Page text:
Cars dominated Theodore N. Charagionis interests from his childhood, with these of his family to give vent to his raw driving and subsequent collectible concerns. His collection of cars and car related items, began to take shape in 1977, incorporating with the passage of time rare pieces of the global automotive industry. His professional activity enabled him to design the House for his collection. A unique complex of 30,000 m2 in the heart of Athens, which hosts in 4,000 m2 the Hellenic Motor Museum. The collection is exposed in three levels, and in rotational basis continuously, showing more exhibits. Includes models of houses that no longer exist as Avion Voisin, Adler, Allard, Packard, Facel Vega, Delage, Delahaye, Iso, Dino, Lagonda, Stanguelini, Siata, OSCA, JENSEN, HEALEY, Frazer Nash, Offenhauser etc, as well as models of famous houses that persist, some dominating the contemporary reality and some relaunch production line recently as Bugatti, Ferrari, Maserati, Aston Martin, Lotus, Bristol, Rolls Royce, Bentley, Abarth, Alfa Romeo, Lancia, Mercedes , Porsche, BMW, Alpine, Borgward, etc. the entire collection, categorized as follows:
Antique, Veteran, Vintage, Post Vintage, Classic, Post Classic, Modern & Contemporary.
The category “Antique” refers to the first cars built and looked like carriages without horses, before completion of the first five years of the 20th century. More specifically, as “Antique” are considered cars made up to 1904, as “Veteran” these manufactured from 1905 to 1919 and “Vintage” these from 1920 to 1930.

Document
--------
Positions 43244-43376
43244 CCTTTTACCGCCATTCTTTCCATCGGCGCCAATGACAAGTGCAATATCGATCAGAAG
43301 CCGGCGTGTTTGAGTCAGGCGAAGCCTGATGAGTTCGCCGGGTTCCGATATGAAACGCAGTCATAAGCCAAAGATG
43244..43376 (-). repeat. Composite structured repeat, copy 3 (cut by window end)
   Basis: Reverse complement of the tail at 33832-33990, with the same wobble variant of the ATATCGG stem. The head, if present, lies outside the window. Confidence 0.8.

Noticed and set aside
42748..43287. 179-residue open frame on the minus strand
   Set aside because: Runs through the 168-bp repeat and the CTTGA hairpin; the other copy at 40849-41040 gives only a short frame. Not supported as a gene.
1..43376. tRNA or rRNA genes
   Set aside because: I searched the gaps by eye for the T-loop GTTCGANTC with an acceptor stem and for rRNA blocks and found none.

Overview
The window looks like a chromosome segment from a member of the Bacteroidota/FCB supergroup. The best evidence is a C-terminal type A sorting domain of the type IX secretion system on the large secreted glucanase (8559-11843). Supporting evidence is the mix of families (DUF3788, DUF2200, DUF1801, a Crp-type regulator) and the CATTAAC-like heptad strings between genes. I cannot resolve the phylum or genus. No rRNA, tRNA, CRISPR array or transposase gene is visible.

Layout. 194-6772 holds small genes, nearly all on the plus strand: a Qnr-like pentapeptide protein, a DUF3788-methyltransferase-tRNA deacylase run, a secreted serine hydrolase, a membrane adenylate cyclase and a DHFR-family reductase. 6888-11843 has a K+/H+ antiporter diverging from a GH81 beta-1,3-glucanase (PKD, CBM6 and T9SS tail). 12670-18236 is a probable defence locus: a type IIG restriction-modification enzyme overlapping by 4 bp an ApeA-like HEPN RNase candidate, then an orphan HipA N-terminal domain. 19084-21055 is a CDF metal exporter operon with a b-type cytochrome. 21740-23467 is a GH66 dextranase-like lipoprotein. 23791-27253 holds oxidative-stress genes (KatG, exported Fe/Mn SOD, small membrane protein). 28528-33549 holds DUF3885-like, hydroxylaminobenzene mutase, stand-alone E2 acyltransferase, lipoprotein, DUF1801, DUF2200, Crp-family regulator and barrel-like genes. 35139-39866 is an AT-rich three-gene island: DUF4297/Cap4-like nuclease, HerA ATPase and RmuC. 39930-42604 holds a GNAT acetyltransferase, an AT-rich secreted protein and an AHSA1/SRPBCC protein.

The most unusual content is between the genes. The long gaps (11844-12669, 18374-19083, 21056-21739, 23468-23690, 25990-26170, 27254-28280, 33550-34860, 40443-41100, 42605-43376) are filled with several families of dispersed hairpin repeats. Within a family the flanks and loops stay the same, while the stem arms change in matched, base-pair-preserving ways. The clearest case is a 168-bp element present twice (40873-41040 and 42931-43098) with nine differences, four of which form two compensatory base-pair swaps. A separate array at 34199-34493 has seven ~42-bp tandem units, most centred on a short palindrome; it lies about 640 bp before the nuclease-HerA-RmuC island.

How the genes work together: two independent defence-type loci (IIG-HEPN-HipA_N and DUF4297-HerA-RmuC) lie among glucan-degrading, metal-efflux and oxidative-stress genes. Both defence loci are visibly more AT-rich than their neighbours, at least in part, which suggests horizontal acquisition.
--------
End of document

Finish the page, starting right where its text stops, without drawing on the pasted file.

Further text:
Some collectors consider vehicles built until 1904 as “Veteran”. This is because of an old British law (“Red Flag Act for locomotives on highway”) where was stated that all vehicles travelling required a man carrying a red flag to walk in front of them, the law was repealed in 1896. Still in Great Britain, a relevant rally is organized under the name “London to Brighton Veteran Car Rally” with the participation of cars manufactured up to 1904.
With the above said, a “Vintage” vehicle intended construction date from 1905 to 1930 and a “Post-Vintage” is manufactured from 1931-1945.
The term “Classic cars” refers to those manufactured from 1946 to 1964 and “Post Classic” the ones from 1965 to 1974; while as “Modern” count these from 1975 to 1999. Finally, cars manufactured from 2000, categorized as “Contemporary” or “Youngtimers” a pretty popular name as well.
In each case, the exact classification of vehicles has slight variations from country to country.
In our days, the most widespread classification, which also the Hellenic Motor Museum follows is:
- Antique up to 1904
- Veteran 1905 to 1919
- Vintage 1920 to 1930
- Post Vintage 1931 to 1945
- Classic 1946 to 1964
- Post Classic 1965 to 1974
- Modern 1975 to 1999
- Contemporary (youngtimers) from 2000